Cease-fire round-up

08.13.06

Meryl gives it a D. Allison believes Ehud Olmert’s days as PM are numbered. In an op-ed in Ha’aretz, Moshe Arens claims that Israel’s war was too much for its leaders to handle. The Jerusalem Post reports that Hezbollah has been strengthened immeasurably. Yoram Kaniuk in Ynet writes that the IDF lost this war and wasn’t up to the task. The general consensus is that the cause was just but the execution was severely flawed.

Israel didn’t achieve any of its continually-revised objectives.

Get back the kidnapped soldiers? Nope.

Destroy or then weaken Hezbollah? The opposite happened – Hezbollah has been strengthened in popularity among a Lebanese population who largely rejected them before. So much for the naive goals at the start of the war that had Israeli leaders actually believing that the Lebanese citizenry would take up common cause with Israel.

Disarm Hezbollah? On paper, yes. In practice? I don’t think anyone is quite that naive. And with Iran and Syria emboldened, this does not bode well for the near future.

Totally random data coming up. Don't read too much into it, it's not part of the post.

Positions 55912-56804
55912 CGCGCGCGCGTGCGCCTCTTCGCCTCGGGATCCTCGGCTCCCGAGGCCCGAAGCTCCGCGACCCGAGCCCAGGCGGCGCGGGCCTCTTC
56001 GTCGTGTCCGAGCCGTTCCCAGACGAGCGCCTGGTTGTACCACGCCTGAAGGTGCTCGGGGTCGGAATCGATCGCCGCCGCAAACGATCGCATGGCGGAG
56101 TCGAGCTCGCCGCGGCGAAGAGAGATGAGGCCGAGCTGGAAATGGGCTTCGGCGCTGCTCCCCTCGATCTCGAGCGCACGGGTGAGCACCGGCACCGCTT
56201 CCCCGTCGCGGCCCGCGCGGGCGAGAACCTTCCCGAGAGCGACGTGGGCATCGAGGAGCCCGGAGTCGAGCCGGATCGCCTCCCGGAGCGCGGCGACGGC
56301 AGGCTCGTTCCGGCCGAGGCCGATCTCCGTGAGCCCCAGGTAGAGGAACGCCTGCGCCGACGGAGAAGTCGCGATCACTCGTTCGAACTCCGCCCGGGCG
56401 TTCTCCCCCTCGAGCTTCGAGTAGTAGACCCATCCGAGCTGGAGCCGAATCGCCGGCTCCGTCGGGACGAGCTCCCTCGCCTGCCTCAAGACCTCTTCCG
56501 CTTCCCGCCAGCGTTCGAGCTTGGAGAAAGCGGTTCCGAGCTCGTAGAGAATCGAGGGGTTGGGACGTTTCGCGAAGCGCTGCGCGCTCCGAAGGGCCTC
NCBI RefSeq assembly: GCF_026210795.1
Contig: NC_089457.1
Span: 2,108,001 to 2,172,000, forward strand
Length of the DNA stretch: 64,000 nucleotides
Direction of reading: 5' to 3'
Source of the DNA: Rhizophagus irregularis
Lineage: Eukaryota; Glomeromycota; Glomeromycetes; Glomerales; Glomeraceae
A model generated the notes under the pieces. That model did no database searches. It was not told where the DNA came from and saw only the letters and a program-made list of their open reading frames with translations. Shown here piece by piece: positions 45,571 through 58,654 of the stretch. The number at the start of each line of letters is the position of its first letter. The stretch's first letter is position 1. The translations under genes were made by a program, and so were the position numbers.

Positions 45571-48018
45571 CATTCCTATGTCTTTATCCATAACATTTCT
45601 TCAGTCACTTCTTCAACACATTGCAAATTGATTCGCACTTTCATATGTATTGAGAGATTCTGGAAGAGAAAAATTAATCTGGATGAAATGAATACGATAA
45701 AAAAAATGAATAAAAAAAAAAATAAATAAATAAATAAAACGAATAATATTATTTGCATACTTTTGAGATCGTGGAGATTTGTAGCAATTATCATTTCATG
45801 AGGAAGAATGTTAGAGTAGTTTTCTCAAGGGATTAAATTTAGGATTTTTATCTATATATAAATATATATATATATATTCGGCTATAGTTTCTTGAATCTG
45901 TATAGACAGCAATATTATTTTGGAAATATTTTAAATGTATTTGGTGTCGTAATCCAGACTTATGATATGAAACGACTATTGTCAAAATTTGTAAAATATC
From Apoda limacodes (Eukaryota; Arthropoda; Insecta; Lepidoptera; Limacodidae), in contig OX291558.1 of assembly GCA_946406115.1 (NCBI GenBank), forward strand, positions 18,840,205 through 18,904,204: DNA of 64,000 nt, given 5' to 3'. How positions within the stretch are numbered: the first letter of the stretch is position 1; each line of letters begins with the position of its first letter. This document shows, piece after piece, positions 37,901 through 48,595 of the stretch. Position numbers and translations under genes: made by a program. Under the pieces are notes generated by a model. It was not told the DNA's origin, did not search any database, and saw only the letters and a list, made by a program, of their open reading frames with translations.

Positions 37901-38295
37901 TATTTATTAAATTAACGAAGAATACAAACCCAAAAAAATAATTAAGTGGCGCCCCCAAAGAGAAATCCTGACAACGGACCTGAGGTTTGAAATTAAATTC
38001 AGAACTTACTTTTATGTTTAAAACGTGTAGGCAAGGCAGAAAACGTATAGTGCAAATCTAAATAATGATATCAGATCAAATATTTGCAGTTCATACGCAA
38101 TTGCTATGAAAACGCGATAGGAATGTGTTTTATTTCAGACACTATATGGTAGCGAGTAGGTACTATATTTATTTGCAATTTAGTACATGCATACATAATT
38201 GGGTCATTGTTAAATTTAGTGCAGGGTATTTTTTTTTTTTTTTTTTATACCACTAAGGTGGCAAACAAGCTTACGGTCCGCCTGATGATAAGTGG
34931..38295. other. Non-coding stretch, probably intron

Encourage the Lebanese army to implement 1559 and take control of southern Lebanon? On paper, maybe, but in practice, Saniora has become more of a puppet of Hezbollah than ever before.

Install an effective neutral peacekeeping force as a buffer? Instead of NATO, Israel got stuck once again with a crippled UN force that is more likely to be part of the problem than part of the solution.

World opinion? No comment. Things weren’t good, but then, they were never good on that score even beforehand.

Sure, the Israel cabinet is spinning the cease-fire as good news. What else can they do? But there will be a lot of tough questions being asked in the days ahead.

Israel had no choice: it was attacked and had to respond. But it isn’t always enough to be right. You have to be right, and you have to win.

The good news is, hopefully – hopefully – thousands of Israeli soldiers can come home, and thousands of civilians can return to their homes. In the short term, there’s no doubt that everyone wanted to see an end to this crisis – civilians in Israel and Lebanon alike were paying far too heavy a price. But the long term is worrying.

Pessimism when it comes to the middle east is hard to avoid, and I’m not really in the mood to play silver-lining today.

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